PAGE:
On the power tower $\exp(x-\exp(x-\cdots))$

The intention is to find the maximum of the power tower $$\exp(x-\exp(x-\cdots))$$. From here, we see that it is around $$0.965$$ or possibly even higher. The approximate value of its integral is also given for interest.

Since $$\exp(x-\exp(x-\cdots))$$ has this shape in the link for every two iterations, $$\exp(x-\exp(x-\cdots))=k\implies \exp(x-\exp(x-k))=k$$ not $$\exp(x-k)=k$$.

But we face a problem, how do we write $$k$$ purely in terms of $$x$$?

• For $x=1$ you can see that $e^{x-e^{x-k}}=k$ has a solution for $k=1$. So the maximum should be 1 or higher. – garondal Nov 10 '18 at 16:28
• It seems that the integral from $0$ to $1$ is approx $0.77203095$ ? (Based on my proposal for the powerseries) Desmos gives some smaller value, but the difference to my value si surely based on insufficient iteration in the representation of the function in Desmos (try higher iterations to see approximations to my value). – Gottfried Helms Dec 23 '18 at 21:40
• @GottfriedHelms Thank you for your attempt. But as I have said to J.G., the iteration $f_{k+1}(x)=\exp(x-f_k(x))$ is not the same as $$f_{k+1}(x)=\exp(x-\exp(x-f_k(x)))$$ as the integral fluctuates for odd iterations. – TheSimpliFire Dec 24 '18 at 8:54
• Well, doing the expansion $u_0=\exp(x)$, $t_0=\exp(x-u_0)$,$u_1 = \exp(x-t_0)$ and so on for $n$ iterations it shows, that for $n \to \infty$ not only $u_n - u_{n+1}$ and $t_n-t_{n+1}$ converge to zero, but also $u_n-t_n$ converge to zero. For $x=0.8$ I found improvement of one significant digit for $k \approx 12$ steps, so for this range $0<x<=1$ we have for $n \to \infty$ that in the limit indeed $u_n=t_n$ so we can identify the short version of the iteration $\lim_{n \to \infty} f_{n}=\exp(x-f_n)=\exp(x-\exp(x-f_n))$ . The purpose of 3. picture in my answer was to visualize just this. – Gottfried Helms Dec 24 '18 at 9:14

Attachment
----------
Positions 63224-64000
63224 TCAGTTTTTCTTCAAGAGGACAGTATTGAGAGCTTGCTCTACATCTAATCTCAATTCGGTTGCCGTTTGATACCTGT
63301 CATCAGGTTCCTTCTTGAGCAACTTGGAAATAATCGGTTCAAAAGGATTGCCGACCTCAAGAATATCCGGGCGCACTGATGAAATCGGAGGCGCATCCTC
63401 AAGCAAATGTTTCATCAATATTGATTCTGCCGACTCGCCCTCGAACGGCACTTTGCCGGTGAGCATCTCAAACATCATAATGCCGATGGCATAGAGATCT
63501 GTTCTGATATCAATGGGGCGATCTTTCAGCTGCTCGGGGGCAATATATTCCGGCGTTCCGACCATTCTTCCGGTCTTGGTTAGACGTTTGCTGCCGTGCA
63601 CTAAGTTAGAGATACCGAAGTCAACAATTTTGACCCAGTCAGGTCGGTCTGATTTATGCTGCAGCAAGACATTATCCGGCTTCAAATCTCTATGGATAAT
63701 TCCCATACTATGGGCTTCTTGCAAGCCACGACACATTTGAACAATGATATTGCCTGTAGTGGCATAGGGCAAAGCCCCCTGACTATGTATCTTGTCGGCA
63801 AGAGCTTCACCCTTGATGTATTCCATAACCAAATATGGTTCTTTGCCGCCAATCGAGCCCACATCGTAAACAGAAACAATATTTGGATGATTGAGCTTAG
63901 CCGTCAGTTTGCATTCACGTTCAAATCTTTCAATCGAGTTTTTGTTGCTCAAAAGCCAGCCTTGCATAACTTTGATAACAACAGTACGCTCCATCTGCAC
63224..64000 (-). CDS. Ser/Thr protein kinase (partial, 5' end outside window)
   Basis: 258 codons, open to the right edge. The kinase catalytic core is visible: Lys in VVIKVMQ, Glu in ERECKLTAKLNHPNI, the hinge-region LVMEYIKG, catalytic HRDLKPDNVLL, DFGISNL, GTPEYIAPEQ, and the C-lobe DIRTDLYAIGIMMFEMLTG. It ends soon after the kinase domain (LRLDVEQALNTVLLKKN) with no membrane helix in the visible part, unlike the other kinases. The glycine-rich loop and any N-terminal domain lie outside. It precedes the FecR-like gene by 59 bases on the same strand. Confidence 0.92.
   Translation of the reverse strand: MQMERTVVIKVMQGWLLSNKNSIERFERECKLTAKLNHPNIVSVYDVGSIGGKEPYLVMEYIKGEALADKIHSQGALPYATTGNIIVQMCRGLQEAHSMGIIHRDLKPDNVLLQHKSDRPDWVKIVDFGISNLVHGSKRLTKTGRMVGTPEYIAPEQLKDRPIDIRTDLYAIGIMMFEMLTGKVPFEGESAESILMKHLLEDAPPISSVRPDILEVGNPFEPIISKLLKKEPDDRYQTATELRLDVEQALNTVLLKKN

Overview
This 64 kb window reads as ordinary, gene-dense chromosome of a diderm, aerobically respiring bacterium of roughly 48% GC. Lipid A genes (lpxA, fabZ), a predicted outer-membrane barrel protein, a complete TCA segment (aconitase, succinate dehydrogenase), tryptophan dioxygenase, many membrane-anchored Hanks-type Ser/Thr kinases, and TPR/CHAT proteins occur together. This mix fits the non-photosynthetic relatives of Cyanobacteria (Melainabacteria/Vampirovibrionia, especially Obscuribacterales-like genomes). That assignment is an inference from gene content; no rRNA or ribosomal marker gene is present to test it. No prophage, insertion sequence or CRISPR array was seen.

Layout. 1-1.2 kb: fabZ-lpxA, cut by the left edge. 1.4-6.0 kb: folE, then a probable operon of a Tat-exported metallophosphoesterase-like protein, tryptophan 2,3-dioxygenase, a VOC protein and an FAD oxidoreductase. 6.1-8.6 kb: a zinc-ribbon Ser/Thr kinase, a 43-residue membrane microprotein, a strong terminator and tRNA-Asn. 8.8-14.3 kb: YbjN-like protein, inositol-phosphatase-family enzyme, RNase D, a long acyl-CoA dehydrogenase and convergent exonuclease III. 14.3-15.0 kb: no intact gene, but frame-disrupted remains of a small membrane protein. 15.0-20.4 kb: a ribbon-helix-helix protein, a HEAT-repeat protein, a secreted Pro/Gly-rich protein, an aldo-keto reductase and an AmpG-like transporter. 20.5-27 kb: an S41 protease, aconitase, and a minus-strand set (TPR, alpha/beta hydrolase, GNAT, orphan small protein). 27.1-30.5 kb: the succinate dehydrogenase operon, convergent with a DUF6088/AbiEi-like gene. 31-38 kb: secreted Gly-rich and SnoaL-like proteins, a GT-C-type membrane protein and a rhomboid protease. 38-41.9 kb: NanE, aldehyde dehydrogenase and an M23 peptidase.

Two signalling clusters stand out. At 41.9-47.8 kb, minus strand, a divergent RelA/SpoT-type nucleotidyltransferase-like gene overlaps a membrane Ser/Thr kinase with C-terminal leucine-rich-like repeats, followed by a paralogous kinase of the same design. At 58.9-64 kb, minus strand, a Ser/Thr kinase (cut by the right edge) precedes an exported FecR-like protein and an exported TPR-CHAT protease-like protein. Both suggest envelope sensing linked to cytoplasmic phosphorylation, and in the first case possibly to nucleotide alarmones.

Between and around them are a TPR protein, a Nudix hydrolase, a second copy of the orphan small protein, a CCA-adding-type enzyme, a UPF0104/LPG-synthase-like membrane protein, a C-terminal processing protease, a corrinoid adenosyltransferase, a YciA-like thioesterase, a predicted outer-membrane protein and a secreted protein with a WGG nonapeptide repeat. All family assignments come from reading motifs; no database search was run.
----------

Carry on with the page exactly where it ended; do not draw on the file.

• For more derivation of the problem of convergence $t_n \to u_n$ you might like to look at math.stackexchange.com/q/3050819/1714 espec. the answer of Henning Makholm – Gottfried Helms Dec 24 '18 at 9:43

(0) $$\qquad$$ Let basically $$f_0(x)=\exp(x)$$ and then iterate $$f_{k+1}(x)=\exp(x-f_k(x))$$ a couple of times and assume $$f(x)= \lim_{n\to \infty} f_n(x)$$

(I) $$\qquad$$ First we assume all that in terms of a formal powerseries. Then this converges to something like $$f_\infty(x) \approx +0.567143290410 \\ +0.361896256635 x^{1} \\ +0.0736778051764 x^{2} \\ -0.00134285965499 x^{3} \\ -0.00163606514791 x^{4} \\ +0.000232149655570 x^{5} \\ +0.0000474223203353 x^{6} \\ -0.0000189444233824 x^{7} \\ -0.0000000208785458195 x^{8} \\ +0.00000117699067908 x^{9} \\ -0.000000179633602646 x^{10} \\ -0.0000000510936764494 x^{11} \\ +0.0000000206028966316 x^{12} \\ +0.000000000306827812731 x^{13} \\ -0.00000000154503877033 x^{14} \\ + O(x^{15})$$ using Pari/GP. Setting $$x=1$$ it approximates nicely the value $$f(1)=1$$. Moreover, for $$x=0$$ it gives immediately the value $$\omega=0.5671432...=W(1)$$

(II) $$\qquad$$ If we say $$t:=f_\infty(x)$$ and $$t=\exp(x-t)$$ then we can derive $$t \exp(t) = \exp(x)$$ and thus $$t=W(\exp(x)) = f_\infty(x)$$ and this is $$1$$ for $$x=1$$ and $$\omega$$ for $$x=0$$ as before.

(III) $$\qquad$$ If we use the basic definition (but not as powerseries but as evaluated values) and take the mean $$g_k = (f_k(x) + f_{k+1}(x))/2$$ for some (high) iteration $$k$$ then $$err_k(x)= g_k(x) -f_\infty(x)$$ shows a small difference-curve increasing with $$x \to 1$$ but accordingly and in concurrence decreasing with $$k \to \infty$$ , so it seems also by this limiting-process that the definition of the limit using the Lambert-W-definition makes sense.
For (III) see the following pictures. The first picture shows $$f_{101}(x),f_{102}(x),f_\infty(x),err_{101}(x)$$ It makes visually that it makes sense to look at the mean of the alternating values $$f_{101}(x)$$ and $$f_{102}$$, and also, that the difference of the mean and the $$f_\infty(x)$$ is small but increasing somewhat when $$x \to 1$$ (the scale for the err-curve is at the rhs of the picture).

The second picture shows $$f_{501}(x),f_{502}(x),f_\infty(x),err_{501}(x)$$ and we see, that the two curves approximate the $$f_\infty(x)$$ curve much more which is displayed in the smaller $$err_{501}(x)$$

The third picture shows the rate of convergence improving by iterations. I use the value $$x_0=0.8$$ and document $$t_n(x_0)=f_{2n}(x_0)$$ and $$u_n(x_0)=f_{2n+1}(x_0)$$ for $$1$$ to $$128$$ iterations. We see that $$t_n()$$ and $$u_n()$$ converge well and the difference decreases by about one significant decimal digits by ca 12 iterations.

You've noted $$k=e^{x-k}$$ so $$ke^k=e^x$$. In terms of the Lambert $$W$$ function, $$k=W(e^x)$$. The main question is which branch choice we take as our definition of the tower.

• No, it's not $k=\exp(x-k)$, it's $k=\exp(x-\exp(x-k))$! As I have said, the integral only converges for every two iterations, that's why I am asking – TheSimpliFire Dec 22 '18 at 9:01